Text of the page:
Source: CVDaily Feed
LOGAN, Utah (AP) — Abigail Berg’s parents always told her not to play with the kitchen knives, but that didn’t stop her from exploring a passion that has shaped her life today: Chainsaw carving.
Berg, 25, frequently got into trouble for stealing her mother’s kitchen knives at the tender age of five years old. She became enthralled by whittling, and enjoyed making little men out of pieces of wood. She also sharpened sticks to make spears and walking sticks.
One day she cut her finger deep with a knife. After her mother took her to the hospital to get stitches, she realized Berg had a passion for whittling and allowed her to continue, as long as she did it with supervision.
“I just loved it,” Berg said.
When she was in high school, Berg transitioned from whittling, using a knife, to chainsaw carving, and bought her first chainsaw from eBay.
Six years ago, she started to do it professionally, and formed a small business, Wild Pine Creations. Among many creations, she has carved wolves, dogs, bears, cowboys, owls and eagles for customers.
Intermittently over the last couple of weeks, she has been carving a 9-foot tall, 6-foot wide American Indian and a 6-foot tall, 8-foot wide bear for a Providence man, Gary Young. Young is an enthusiast of Native American culture who collects carvings, curtain rods and Indian dolls in dedication to his Indian brother’s culture.
Young said he found Berg when he came across an ad she had posted about her chainsaw carvings on Facebook. The two spoke about his desire to have an Indian carving in his front yard, and Berg sent him a couple of sketches.
“I pushed her a lot on this one,” Young said. “I wanted the detail.”
Berg starts off her carvings following a pattern. She has memorized some of them, but with others, she draws a front profile, side profile, and cuts them out to better visualize the final product.
She then uses a big chainsaw to cut chunks out of the tree to help shape the carving. She angles the chainsaw to cut away the unnecessary chunks.
While carving the Indian for Young, she took her big chainsaw and used it to cut the round part of the headdress. She cut a chunk out of the bottom of the tree to shape the legs, cut around the shoulders and down the arms.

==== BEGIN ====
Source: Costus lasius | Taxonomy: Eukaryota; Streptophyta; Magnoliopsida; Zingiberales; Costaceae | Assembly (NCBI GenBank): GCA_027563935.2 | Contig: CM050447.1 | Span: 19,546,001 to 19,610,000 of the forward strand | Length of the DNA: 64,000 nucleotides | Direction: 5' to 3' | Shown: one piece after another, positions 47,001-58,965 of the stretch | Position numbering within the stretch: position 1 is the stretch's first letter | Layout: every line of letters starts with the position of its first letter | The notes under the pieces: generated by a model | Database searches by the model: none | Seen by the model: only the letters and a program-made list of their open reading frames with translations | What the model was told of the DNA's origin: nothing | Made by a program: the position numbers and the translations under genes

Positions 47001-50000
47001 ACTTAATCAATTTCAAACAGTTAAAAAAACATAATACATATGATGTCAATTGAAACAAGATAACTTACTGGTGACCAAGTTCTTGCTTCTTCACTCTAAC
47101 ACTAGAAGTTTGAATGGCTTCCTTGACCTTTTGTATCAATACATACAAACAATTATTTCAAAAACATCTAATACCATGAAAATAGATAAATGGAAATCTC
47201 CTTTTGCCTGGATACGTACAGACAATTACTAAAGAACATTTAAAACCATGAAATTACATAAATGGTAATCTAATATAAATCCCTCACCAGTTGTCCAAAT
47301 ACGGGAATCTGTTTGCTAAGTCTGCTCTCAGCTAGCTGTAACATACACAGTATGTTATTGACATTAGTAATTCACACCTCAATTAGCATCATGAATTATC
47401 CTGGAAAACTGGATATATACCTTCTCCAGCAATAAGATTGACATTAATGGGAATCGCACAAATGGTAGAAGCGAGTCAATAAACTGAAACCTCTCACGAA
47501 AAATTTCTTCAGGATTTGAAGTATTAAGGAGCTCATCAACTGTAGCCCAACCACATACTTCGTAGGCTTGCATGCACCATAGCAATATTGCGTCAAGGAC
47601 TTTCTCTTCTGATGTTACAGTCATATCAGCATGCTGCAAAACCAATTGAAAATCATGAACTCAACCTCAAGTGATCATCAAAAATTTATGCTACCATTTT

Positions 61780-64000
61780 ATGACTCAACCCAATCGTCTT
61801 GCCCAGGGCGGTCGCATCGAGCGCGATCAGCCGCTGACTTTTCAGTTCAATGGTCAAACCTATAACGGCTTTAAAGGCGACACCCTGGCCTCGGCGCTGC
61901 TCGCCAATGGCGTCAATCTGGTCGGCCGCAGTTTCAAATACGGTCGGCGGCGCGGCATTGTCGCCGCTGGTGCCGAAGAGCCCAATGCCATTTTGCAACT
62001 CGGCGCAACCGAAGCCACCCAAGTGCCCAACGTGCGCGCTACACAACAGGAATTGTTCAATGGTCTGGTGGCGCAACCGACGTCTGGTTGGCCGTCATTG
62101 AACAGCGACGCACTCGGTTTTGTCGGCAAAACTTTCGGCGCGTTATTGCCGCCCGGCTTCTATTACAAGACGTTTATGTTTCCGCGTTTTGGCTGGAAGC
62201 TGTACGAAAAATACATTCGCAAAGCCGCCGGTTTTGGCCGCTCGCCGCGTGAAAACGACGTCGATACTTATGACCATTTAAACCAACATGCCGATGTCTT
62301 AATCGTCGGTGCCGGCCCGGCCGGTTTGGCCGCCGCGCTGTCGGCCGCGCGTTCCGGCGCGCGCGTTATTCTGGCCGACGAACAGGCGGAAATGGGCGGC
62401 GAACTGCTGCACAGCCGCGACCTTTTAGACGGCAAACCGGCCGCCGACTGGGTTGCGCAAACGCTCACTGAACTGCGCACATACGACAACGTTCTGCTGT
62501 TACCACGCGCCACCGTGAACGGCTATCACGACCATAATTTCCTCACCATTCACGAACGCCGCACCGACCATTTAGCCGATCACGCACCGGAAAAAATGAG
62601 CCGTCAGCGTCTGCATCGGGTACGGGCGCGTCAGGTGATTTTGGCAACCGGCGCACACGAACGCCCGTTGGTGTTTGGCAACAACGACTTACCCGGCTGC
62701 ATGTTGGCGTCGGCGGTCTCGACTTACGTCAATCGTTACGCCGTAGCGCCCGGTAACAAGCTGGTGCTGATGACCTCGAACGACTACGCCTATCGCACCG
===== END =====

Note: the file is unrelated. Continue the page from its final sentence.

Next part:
After forming the shape of the body, Berg used a smaller chainsaw, metal grinder, die grinder and Dremel to create and smooth the facial and headdress details on the Indian, all of which she said help to carefully formulate the smaller details.
Regarding the grinder, Berg said, “I use it to kind of round everything off, get it down to the shape I want it.”
She then smoothed the rough edges off with the grinder.
With the die grinder, she created more details on the carving. Then, she used a Dremel to do the last details in the smaller cracks.
Lastly, she stained the creation with natural colors.
While Berg worked on the Indian and bear, cars would drive past and slow down to stare at the life-size statues. Neighbors would walk up to Berg and Young and strike a conversation, inquiring about the art.
“I like the reaction of people,” Young said. “I knew we’d get more traffic on the road. I see people roll down the windows and give the thumbs up. People say ‘awesome!’”
Berg, too, loved the reaction of passers-by and channeled it into her work.
“Some people would drive past and yell out the window ‘Love it!’ ‘Awesome’ or ‘amazing!’ It’s like a live Facebook feed or something,” she said.
For Berg, chainsaw carving has not only been a way to express herself, but a way to make other people happy, as she did for Young.
“Probably the most rewarding thing is being able to create something that wasn’t there before,” Berg said. “I really think it’s just creating something that wasn’t there and challenging myself and seeing how far I can go and how close to real I can make it, how much I can be.”